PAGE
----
Also the problem with spreadshirt is that there isn't "Malta" in the country list (where I had to fill out the payee information for the cheque). Which kinda sucks...
 

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m4nti said:
Thanks for the definition :)
No worries.

m4nti said:
Anything on this question?
I didn't answer that question because I tend to be a bit rabid/biased :) My personal philosophy is that you should always start with the best, so I wouldn't test the market with an inferior product.

In general some people do think it's a good idea though, and on a business level I can't really fault it (there are potential problems - like your brand getting a reputation for low quality - but they're not that likely to really bite you). It's the kind of thing I tend to think people should just do what they want to do.
 

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Solmu said:
I didn't answer that question because I tend to be a bit rabid/biased :) My personal philosophy is that you should always start with the best, so I wouldn't test the market with an inferior product.
It's fine. I was asking for opinions. I don't think there's a true, 100%, sure-fire way of doing this (because if there was, everyone would be doing it and everyone would be rich :p)

Solmu said:
there are potential problems - like your brand getting a reputation for low quality - but they're not that likely to really bite you
That's what scared me actually. I'll have to investigate this aspect further. *puts on a hat and monocle, lights a cigar and walks out into the (imaginary) rain*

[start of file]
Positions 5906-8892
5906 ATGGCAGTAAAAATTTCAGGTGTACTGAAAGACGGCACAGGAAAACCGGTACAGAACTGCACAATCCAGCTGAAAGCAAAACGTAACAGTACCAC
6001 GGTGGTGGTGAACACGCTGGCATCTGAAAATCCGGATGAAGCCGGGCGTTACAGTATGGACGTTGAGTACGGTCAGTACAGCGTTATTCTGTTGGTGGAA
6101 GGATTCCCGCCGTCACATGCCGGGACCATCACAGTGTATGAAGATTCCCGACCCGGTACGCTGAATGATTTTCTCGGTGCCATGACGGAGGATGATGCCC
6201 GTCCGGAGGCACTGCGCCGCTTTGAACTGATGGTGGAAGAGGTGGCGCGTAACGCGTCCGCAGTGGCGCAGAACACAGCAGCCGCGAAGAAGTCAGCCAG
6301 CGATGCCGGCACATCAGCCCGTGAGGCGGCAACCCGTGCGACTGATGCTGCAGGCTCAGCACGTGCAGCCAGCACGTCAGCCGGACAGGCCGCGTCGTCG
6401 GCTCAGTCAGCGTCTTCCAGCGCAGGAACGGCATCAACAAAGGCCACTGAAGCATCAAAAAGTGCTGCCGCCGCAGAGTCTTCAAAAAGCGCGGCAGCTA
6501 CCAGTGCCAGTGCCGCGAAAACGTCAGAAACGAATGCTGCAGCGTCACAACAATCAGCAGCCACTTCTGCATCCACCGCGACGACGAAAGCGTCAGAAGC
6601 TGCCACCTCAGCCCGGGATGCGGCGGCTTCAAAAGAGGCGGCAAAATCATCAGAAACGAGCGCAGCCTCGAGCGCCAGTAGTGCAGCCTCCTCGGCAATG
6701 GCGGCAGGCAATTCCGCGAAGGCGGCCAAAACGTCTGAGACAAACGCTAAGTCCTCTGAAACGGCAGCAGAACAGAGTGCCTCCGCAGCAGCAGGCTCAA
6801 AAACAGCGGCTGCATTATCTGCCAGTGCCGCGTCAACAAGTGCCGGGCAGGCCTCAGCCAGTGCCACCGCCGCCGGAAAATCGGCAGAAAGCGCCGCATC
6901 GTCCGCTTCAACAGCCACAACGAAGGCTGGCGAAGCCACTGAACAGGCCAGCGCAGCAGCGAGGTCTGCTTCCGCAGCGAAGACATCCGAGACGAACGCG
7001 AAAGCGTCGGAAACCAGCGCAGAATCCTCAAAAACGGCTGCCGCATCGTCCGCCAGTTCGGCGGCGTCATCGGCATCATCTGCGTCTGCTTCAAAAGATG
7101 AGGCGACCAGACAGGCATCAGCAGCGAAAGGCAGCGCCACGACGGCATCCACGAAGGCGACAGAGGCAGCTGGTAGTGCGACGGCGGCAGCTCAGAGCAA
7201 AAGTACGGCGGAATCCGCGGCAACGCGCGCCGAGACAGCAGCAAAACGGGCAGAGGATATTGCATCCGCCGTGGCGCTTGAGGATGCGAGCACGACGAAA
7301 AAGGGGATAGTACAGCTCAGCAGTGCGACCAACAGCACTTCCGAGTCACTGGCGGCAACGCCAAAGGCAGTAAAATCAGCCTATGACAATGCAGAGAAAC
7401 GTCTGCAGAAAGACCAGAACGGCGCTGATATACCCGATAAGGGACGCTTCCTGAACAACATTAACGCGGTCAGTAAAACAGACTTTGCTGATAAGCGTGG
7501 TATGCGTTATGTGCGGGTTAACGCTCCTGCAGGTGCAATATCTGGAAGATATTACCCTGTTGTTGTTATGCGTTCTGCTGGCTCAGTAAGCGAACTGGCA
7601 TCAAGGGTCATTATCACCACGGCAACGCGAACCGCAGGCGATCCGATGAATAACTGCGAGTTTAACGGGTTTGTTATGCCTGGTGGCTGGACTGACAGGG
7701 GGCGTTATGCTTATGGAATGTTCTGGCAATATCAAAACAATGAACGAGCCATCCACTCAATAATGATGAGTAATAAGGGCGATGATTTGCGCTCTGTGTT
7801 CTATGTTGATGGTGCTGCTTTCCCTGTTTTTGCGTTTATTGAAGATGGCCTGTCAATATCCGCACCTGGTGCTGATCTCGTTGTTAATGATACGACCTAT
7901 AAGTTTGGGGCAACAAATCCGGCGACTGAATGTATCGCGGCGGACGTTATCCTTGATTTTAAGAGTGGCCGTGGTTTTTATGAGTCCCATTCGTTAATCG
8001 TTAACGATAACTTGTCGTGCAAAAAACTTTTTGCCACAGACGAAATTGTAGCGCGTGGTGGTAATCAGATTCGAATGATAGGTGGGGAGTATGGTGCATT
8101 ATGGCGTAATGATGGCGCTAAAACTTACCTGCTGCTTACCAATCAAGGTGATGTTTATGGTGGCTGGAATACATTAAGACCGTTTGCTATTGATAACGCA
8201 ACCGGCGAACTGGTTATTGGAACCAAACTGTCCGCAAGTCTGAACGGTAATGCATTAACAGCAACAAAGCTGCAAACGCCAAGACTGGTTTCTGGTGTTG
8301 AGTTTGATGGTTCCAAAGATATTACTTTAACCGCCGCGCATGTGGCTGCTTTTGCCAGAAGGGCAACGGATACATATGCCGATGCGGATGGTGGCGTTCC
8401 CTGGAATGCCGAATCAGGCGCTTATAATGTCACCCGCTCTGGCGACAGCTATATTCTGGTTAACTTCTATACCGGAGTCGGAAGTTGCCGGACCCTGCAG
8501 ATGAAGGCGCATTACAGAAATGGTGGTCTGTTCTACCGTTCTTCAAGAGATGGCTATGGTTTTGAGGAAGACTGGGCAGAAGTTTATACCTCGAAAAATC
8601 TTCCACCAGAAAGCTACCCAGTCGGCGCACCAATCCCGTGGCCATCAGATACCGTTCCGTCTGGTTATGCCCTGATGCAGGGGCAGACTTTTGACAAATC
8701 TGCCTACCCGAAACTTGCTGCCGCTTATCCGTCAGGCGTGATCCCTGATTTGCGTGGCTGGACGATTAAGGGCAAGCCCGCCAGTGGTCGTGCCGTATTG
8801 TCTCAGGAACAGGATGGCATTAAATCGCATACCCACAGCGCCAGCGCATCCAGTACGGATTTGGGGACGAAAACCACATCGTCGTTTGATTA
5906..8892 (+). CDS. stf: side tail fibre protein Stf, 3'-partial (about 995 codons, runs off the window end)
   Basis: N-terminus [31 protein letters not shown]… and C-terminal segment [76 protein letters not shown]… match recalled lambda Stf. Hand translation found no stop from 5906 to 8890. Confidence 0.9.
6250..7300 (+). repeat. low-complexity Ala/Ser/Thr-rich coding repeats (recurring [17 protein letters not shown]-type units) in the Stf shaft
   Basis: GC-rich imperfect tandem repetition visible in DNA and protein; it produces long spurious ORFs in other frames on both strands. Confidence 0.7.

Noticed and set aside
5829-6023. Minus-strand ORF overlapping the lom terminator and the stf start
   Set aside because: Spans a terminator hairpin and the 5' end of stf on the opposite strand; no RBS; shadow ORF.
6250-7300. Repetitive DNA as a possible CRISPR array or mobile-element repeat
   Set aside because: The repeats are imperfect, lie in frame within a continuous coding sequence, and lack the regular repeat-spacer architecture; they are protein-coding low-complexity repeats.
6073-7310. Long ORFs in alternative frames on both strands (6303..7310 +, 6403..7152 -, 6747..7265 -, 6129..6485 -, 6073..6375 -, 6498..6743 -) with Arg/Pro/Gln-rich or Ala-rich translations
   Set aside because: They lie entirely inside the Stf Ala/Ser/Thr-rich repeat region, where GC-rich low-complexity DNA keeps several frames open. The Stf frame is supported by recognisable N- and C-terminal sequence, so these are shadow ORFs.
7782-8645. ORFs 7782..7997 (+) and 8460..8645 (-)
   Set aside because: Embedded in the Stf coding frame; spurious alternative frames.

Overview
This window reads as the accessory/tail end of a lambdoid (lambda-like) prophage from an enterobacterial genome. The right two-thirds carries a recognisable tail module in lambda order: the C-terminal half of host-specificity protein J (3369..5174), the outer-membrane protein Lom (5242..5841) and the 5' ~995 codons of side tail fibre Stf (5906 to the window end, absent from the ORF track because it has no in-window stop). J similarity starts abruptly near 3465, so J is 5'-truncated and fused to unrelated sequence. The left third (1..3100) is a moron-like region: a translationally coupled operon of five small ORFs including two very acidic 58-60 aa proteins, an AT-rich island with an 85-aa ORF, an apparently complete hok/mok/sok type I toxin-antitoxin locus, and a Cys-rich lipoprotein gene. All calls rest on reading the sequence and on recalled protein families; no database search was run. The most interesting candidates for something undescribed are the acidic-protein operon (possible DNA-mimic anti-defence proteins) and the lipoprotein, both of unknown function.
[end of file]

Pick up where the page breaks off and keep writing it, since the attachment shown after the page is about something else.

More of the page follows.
Solmu said:
It's the kind of thing I tend to think people should just do what they want to do.
Doesn't hurt to get some advice about it though ;) Thanks a lot.
 

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Since, the print-on-demand service (with heat transfers and such) is always a wee-bit cheaper (because one doesn't have to buy inventory up-front) but the quality isn't as good as that of screen-printing, would it make sense to start off with such a service and then move on to a more professional screen-printing service - once we know the design sells?
I think it can be a way to get started. I know of a few people that started out with a print on demand service like spreadshirt, cafepress, etc and then moved on to a full screen printed clothing line.

There is the quality issue to tackle, as there are some things that aren't possible with heat press that are possible with screen printing (and vice versa).

If you had simpe, 1-2 color designs that weren't too intricate, I would say that spreadshirt would be a good fit for you since their vinyl/flex printing would probably have comparible quality to a 1-2 color screen print. Maybe try spreadshirt.de (germany) or spreadshirt.net (europe) to see if Malta is on the list there.

That being said, there are several PrintMojo merchants with just one t-shirt design in their store that make sales just fine.
 

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m4nti said:
Since, the print-on-demand service (with heat transfers and such) is always a wee-bit cheaper (because one doesn't have to buy inventory up-front) but the quality isn't as good as that of screen-printing, would it make sense to start off with such a service and then move on to a more professional screen-printing service - once we know the design sells?
There's tons of different 'levels' you can get involved in. The cheapest as far as startup costs will also yield the least return -- this would be setting up a cafepress/spreadshirt/etc. shop.


the next step up would be buying your own heat press, and printing transfers on-demand as people order them. This will require some start-up money (heat press, transfers, blank shirts), but not nearly as much as it owuld be to start up your own screen printing shop. While the quality of heat transfers is a little worse than screen printing, it's still good if you use quality materials.

It's good enough that I would not worry about being thought of as giving an inferior product, in other words. In addition, that press can also be used with plastisol transfers, which are argueabley as good as regular screen prints and a lot easier to do yourself.